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Teacher Evaluation

  • Are Value-Added Models Objective?

    Written on September 8, 2010

    In recent discussions about teacher evaluation, some people try to distinguish between "subjective" measures (such as principal and peer observations) and "objective" measures (usually referring to value-added estimates of teachers’ effects on student test scores).

    In practical usage, objectivity refers to the relative absence of bias from human judgment ("pure" objectivity being unattainable). Value-added models are called "objective" because they use standardized testing data and a single tool for analyzing them: All students in a given grade/subject take the same test and all teachers’ "effects" in a given district or state are estimated by the same model. Put differently, all teachers are treated the same (at least those 25 percent or so who teach grades and subjects that are tested), and human judgment is relatively absent.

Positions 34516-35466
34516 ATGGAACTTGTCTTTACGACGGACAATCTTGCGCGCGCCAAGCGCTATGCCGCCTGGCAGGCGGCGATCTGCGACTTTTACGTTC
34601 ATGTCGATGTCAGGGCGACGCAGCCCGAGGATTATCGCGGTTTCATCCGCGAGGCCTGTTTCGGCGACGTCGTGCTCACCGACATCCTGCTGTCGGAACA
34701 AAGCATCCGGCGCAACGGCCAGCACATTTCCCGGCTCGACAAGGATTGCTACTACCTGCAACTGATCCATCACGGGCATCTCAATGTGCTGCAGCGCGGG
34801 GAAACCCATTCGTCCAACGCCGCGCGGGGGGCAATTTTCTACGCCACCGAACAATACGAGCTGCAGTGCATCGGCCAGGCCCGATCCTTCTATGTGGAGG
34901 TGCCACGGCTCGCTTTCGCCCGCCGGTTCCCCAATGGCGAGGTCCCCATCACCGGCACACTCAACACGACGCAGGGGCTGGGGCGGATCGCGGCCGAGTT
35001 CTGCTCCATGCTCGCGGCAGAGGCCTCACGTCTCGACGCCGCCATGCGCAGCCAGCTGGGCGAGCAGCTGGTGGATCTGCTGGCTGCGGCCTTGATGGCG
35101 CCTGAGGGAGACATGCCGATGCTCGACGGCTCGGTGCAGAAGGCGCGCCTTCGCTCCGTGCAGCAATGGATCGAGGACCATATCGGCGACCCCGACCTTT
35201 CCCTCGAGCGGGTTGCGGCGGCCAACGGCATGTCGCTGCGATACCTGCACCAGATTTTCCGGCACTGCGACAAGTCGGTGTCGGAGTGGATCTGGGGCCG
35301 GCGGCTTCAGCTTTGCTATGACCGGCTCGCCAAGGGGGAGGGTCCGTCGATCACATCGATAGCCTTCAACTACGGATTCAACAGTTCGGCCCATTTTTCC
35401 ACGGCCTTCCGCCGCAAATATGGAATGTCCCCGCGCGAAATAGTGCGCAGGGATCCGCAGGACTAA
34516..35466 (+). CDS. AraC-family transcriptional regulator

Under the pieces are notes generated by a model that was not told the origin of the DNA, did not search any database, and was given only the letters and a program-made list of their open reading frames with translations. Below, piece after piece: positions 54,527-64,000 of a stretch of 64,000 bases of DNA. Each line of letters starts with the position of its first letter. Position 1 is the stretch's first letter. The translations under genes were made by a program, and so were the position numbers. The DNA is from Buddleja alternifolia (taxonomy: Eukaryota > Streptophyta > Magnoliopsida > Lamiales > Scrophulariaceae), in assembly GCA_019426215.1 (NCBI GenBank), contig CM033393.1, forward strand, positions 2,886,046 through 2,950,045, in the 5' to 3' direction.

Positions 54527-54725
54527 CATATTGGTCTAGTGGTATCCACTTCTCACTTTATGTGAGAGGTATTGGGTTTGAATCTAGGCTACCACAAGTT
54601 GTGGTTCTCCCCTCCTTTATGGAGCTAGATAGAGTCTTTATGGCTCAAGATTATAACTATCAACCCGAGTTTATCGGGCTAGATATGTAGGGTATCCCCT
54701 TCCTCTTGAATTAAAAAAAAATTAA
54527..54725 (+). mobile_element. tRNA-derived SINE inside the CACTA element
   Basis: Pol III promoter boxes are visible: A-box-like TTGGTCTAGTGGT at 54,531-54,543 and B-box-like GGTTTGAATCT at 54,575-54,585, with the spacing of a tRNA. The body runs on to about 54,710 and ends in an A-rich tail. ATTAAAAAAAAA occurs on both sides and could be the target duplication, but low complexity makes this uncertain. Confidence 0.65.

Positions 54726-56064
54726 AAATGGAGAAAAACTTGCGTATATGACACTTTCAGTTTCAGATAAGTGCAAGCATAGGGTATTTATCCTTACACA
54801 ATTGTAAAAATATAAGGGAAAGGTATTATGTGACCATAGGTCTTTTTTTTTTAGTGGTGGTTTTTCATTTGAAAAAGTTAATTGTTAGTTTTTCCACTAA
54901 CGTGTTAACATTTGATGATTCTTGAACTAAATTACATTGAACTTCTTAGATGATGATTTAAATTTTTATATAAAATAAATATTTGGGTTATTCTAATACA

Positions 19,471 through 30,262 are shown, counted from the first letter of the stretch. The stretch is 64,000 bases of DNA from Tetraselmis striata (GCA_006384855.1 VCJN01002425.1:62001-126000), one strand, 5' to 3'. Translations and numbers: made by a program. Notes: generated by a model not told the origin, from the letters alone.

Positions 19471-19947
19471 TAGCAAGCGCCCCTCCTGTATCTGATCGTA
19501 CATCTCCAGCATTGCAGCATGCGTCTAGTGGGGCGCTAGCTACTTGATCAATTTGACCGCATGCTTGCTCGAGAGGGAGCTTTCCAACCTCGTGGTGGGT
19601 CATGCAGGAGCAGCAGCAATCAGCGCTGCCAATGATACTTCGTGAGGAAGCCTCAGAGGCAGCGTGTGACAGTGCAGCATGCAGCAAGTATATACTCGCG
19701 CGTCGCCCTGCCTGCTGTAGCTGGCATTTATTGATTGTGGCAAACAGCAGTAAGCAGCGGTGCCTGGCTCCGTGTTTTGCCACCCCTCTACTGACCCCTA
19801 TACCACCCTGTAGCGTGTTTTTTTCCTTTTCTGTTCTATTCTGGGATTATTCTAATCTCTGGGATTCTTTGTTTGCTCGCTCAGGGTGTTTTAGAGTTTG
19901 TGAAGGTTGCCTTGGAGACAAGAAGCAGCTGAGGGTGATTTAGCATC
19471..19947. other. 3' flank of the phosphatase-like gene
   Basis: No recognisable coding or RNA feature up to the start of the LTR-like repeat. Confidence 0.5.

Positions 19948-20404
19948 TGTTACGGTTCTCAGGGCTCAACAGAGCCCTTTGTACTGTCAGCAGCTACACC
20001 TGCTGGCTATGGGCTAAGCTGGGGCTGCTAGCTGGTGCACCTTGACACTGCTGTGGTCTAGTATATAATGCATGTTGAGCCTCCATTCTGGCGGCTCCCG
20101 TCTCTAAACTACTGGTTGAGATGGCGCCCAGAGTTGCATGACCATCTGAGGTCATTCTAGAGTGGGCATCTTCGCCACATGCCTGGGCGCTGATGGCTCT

By this standard, are value-added models objective? No. And it is somewhat misleading to suggest that they are.

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  • Value-Added And Collateral Damage

    Written on July 29, 2010

    The idea that we should "fire bad teachers" has become the mantra of the day, as though anyone was seriously arguing that bad teachers should be kept. No one is. Instead, the real issue is, and has always been, identification.

    Those of us who follow the literature about value-added models (VAM) - the statistical models designed to isolate the unique effect of teachers on their students' test scores - hear a lot about their imprecision. But anyone listening to the public discourse on these methods, or, more frighteningly, making decisions on how to use them, might be completely unaware of the magnitude of that error.

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